By AARON GETTINGER
Among the striking things at The Science Behind Pixar, which opened Thursday at the Museum of Science of Industry (MSI), 5700 S. Lake Shore Dr., is an illustration of Mike, the green globular character from the Monsters, Inc., series, as a marionette, a puppet suspended and manipulated by a dozen or so strings.
The video then flashes to a computer-animated Mike, built up from his constituent parts. We learn that his figure has 7,000 rig controls. Then we see the marionette Mike again, slowly enveloped in strings to show the complexity of the work done to digitally animate him. Mike’s partner in the film, Sulley, it turns out, was animated with 25,336 “key” hairs, each of which guide the over 2.3 million blue and purple hairs on his body.
The Science Behind Pixar does not delve into the abject nitty-gritty of computer animation, but it does provide over 40 interactive exhibits that demonstrate the technology supporting Pixar’s singular storytelling. Spanning two galleries, the exhibition is loosely grouped into the eight steps of its filmmaking process: modeling, rigging, surfaces, sets and cameras, animation, simulation, lighting and rendering.
Guests can orient cameras on a model of the tree setting of “A Bug’s Life,” angling them from a bug’s-eye view, for instance. There’s an illustration of how animators fashioned believable water in “Finding Nemo,” by modeling the flow of steadily smaller particles. Kids can affect the way light shines through the house from “Up” and increase the flexibility of Elastigirl from “The Incredibles” by giving her virtual skeleton more parts.
“Pixar’s pioneering technology sits at the intersection of art, engineering and science and shows that there are multiple paths to a STEM career,” said David Mosena, President and CEO of MSI. Several interviews with Pixar technicians are included in the exhibition. One of them, character rigger Jason Bickerstaff, whose work determines how characters bend, studied music and taught himself computer graphics. “There’s a very direct correlation between the need to practice as a musician and the need to practice as a computer artist,” he said.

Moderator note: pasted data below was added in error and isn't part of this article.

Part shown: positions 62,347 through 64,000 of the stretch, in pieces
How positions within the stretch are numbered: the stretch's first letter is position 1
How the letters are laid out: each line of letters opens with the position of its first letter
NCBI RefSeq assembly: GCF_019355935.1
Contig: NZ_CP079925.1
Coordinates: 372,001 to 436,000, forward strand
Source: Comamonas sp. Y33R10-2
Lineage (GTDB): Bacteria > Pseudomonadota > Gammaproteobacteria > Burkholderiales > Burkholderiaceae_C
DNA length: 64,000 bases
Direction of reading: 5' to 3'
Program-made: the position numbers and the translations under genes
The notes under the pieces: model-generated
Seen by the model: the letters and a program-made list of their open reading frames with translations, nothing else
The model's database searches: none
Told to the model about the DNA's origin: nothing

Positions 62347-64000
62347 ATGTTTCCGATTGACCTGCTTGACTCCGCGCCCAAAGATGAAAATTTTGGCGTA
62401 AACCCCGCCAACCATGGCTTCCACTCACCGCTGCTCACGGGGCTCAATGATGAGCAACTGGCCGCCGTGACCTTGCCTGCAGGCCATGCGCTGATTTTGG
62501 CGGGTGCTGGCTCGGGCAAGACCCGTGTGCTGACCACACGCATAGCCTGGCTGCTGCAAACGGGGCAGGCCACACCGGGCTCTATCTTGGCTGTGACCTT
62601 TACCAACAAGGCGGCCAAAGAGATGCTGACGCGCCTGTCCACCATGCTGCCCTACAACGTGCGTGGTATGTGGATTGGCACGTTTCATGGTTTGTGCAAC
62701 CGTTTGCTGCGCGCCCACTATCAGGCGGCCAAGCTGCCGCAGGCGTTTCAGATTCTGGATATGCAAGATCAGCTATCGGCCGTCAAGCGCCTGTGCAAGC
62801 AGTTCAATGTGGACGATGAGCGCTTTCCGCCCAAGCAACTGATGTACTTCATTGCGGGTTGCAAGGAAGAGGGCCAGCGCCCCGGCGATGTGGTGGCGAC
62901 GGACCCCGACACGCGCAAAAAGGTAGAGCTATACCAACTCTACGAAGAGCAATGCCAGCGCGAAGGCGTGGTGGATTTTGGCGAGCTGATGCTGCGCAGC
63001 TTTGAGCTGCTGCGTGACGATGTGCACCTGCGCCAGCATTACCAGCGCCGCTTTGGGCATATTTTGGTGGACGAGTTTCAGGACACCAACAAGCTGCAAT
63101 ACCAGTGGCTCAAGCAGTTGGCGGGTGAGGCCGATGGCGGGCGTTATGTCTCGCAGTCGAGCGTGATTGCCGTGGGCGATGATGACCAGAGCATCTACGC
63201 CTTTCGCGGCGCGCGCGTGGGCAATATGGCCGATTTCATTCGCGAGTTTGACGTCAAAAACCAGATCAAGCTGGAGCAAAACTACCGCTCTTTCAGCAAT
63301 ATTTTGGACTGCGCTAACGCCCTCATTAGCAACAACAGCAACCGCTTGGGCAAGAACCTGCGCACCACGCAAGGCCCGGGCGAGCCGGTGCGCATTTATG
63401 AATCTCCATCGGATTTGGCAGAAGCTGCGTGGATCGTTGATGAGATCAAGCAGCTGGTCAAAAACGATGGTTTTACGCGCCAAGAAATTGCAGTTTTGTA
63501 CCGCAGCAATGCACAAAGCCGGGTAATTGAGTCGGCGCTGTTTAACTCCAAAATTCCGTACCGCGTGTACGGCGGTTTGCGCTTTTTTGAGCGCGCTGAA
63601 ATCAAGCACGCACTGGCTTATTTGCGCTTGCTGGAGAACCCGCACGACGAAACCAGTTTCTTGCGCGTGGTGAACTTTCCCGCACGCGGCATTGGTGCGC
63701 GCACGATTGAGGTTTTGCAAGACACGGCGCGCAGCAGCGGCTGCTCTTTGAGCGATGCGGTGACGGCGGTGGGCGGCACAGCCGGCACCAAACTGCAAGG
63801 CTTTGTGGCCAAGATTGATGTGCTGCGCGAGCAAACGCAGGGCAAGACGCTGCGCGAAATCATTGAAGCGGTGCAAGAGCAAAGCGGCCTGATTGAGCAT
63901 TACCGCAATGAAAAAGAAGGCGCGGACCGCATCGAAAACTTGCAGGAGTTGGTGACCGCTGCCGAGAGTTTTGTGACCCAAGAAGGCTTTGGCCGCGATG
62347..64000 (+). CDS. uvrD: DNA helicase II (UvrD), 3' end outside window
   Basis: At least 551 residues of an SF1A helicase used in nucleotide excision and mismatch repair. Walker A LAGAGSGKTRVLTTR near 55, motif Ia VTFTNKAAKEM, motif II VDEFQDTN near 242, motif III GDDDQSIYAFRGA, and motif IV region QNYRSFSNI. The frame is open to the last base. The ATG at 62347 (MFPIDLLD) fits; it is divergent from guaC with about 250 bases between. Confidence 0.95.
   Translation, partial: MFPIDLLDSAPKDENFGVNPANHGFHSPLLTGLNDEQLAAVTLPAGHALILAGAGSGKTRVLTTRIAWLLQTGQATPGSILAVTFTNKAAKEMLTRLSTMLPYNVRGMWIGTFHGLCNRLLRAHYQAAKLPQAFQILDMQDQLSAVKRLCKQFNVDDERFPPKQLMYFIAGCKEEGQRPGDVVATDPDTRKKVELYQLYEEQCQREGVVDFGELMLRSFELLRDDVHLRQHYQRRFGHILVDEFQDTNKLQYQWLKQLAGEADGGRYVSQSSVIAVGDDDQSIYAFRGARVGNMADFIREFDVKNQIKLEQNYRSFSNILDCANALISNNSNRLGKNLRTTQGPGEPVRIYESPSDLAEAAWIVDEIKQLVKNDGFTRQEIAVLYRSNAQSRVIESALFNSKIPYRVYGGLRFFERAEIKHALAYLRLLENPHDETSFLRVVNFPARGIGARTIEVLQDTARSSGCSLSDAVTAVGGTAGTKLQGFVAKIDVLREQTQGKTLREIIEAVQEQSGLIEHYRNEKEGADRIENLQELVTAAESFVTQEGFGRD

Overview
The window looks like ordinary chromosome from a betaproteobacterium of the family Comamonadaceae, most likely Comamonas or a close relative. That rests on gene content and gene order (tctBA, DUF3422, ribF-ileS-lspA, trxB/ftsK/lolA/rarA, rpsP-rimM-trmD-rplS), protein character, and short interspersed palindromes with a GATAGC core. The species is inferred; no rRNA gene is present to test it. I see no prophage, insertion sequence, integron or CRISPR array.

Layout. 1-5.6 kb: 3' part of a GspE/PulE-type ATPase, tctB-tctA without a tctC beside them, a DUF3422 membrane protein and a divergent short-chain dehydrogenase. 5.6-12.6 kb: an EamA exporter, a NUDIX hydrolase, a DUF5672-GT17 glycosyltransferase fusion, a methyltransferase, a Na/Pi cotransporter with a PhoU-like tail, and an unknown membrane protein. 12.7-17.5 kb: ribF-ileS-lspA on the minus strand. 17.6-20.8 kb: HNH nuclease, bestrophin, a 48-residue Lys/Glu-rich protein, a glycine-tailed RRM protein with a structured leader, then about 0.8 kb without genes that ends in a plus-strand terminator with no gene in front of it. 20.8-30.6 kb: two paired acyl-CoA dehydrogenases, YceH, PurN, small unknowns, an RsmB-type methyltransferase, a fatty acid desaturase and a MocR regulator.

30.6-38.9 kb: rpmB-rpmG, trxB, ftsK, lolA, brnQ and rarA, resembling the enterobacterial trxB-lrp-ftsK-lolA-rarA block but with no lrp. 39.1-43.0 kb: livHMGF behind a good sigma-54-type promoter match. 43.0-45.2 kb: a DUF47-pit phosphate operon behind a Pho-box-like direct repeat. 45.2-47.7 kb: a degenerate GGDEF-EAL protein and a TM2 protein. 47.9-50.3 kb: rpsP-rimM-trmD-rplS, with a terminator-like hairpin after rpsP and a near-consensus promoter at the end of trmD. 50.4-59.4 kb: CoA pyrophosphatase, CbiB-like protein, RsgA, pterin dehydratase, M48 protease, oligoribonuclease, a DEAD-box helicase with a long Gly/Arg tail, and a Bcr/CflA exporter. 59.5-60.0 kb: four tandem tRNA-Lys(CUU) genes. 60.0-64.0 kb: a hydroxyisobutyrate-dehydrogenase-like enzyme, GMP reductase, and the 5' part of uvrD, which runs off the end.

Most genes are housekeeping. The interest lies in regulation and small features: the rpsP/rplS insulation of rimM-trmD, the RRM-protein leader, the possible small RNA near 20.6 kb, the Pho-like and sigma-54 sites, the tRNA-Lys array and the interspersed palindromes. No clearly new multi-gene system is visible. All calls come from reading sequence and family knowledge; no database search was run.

“As an institution dedicated to inspiring the inventive genius in everyone, we are excited to show guests the unexpected ways that the fundamental skills taught in science learning—problem solving, trial and error and interaction—are utilized to bring those beloved characters to live,” said Mosena.
“The Science Behind Pixar is a behind-the-scenes look at how our movies are made,” said Pixar and Disney Animation Studios President Ed Catmull in a statement. “The interactive exhibition gives people the opportunity to learn about the jobs our filmmakers do every day and table similar problems. It’s a great demonstration of how much creativity and imagination is involved in the science, technology, engineering, art and math thinking essential to our filmmaking process.”
Elyse Klaidman, Pixar’s Director of Archives and Exhibitions, said that the exhibition, one of two that are usually on tour around the world (the other is generally at contemporary art museums), took years to develop and is geared towards children and families.
The Science Behind Pixar, which originally ran at the Museum of Science, Boston, will be at MSI through January 9, 2019. Timed-entry tickets, not included in the museum admission price, are $14 for adults and $11 for children.